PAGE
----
For those who run as God’s athlete:

“Do you not know that in a race all the runners run, but only one gets the prize? Run in such a way as to get the prize. Everyone who competes in the games goes into strict training. They do it to get a crown that will not last, but we do it to get a crown that will last forever” (1 Corinthians 9:24-25).

Running the race God has set before us involves strenuous effort, self-control, and concentration.

In the face of MI, we focus solely on fixing our child’s problems. Like a marathon race, our track requires strenuous effort. We can say we ended the day victoriously if we devoted strenuous effort to seek God in the trial.

Ours is a daily battle of fighting fears, self-pitying thoughts, and anger.

When circumstances take a turn for the worst, I’ve had to deliberately interrupt my own negative thinking.

Why must I have to face this AGAIN? I’m just so tired of—No! Dear Father, put a hedge about my thoughts and emotions. Block out any negative thoughts. Help me deal with this situation. Give me steady emotions and Your wisdom.

We can exert self-control. Self-control that will be seen in our gentle responses to our child, regardless of his actions. Restraint that doesn’t come from self-will, but from the Holy Spirit in us.

We can demonstrate a constant concentration on our goal. Many of us function with a clear focus on heavenly matters, in addition to life’s pressing concerns. Yes, we help our child find good treatment, compassionate therapists, and a purpose for their life. In the midst of it all, we also remember to invest Truth into his heart. We share verses and pray with him. And we remind him that God’s power is greater than any problems. We reassure him that God is still on the throne.

Run your race with renewed confidence. God will enable you today and reward you for all eternity. He’ll give you treasures in heaven and a crown of life. That will truly be the best payoff ever!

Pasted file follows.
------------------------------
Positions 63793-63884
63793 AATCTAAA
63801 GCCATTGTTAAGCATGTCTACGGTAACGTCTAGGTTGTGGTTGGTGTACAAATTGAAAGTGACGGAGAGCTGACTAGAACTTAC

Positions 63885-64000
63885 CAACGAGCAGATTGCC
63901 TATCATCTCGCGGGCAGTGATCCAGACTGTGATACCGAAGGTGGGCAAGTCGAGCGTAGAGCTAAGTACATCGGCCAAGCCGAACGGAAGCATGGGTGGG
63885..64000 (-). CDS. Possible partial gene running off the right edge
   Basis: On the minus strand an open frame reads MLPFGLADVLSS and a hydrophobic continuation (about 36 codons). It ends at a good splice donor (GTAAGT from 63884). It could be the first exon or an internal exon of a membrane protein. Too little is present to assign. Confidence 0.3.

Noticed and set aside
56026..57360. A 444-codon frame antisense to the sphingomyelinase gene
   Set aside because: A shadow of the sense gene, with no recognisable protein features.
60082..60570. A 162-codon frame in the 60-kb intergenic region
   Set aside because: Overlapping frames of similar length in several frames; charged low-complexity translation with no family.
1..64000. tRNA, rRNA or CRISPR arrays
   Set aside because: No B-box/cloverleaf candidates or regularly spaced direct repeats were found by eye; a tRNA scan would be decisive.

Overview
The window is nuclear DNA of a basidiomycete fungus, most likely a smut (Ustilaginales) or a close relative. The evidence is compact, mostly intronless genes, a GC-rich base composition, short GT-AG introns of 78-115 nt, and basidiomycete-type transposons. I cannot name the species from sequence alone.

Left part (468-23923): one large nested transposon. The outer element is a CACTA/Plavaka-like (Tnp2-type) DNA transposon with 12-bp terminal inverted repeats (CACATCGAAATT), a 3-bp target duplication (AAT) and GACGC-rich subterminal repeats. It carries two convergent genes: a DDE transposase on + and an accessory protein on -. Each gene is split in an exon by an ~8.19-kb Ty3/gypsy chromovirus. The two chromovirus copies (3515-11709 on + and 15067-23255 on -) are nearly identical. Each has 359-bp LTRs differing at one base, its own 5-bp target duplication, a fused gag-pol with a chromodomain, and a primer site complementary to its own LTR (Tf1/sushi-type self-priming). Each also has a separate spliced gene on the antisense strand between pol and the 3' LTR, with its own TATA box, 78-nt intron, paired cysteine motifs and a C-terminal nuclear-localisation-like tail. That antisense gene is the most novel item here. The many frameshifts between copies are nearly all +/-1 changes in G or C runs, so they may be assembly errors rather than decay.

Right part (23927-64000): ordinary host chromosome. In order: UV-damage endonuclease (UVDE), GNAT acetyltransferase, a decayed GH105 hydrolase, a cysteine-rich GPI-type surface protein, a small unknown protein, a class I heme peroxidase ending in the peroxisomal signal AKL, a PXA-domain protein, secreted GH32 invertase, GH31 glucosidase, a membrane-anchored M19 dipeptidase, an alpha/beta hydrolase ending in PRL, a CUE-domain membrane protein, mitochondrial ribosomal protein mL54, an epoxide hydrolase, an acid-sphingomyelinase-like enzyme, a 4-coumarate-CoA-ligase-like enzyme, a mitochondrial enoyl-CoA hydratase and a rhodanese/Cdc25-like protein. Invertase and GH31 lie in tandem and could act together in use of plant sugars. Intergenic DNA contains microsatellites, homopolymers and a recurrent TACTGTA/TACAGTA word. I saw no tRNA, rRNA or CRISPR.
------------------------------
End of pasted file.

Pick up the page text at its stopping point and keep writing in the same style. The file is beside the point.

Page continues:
Advertisements

2 thoughts on “Waiting for the Payoff

  1. Vicki,
    This is a powerful message even for those of us who do not have children with mental illness. There are other issues that come up in life that are very distracting and discouraging, so your reassurance is heartwarming to persevere.

    • Hi Lynda,
      Thanks for sharing that thought. You’re so right; this message would also encourage someone who doesn’t have a child with mental illness. That’s the amazing thing about the Bible. God speaks to each of us as we read His Word. I love how He knows us even more than we know our own needs. So He leads us to passages which will heal our hurts and calm our fears. The scriptures truly are His living Word!
      Thanks for visiting my blog.
      Fondly,
      Vicki

Leave a Reply

Fill in your details below or click an icon to log in:

WordPress.com Logo

You are commenting using your WordPress.com account. Log Out / Change )

Twitter picture

You are commenting using your Twitter account. Log Out / Change )

Facebook photo

You are commenting using your Facebook account. Log Out / Change )

Google+ photo

You are commenting using your Google+ account. Log Out / Change )

Connecting to %s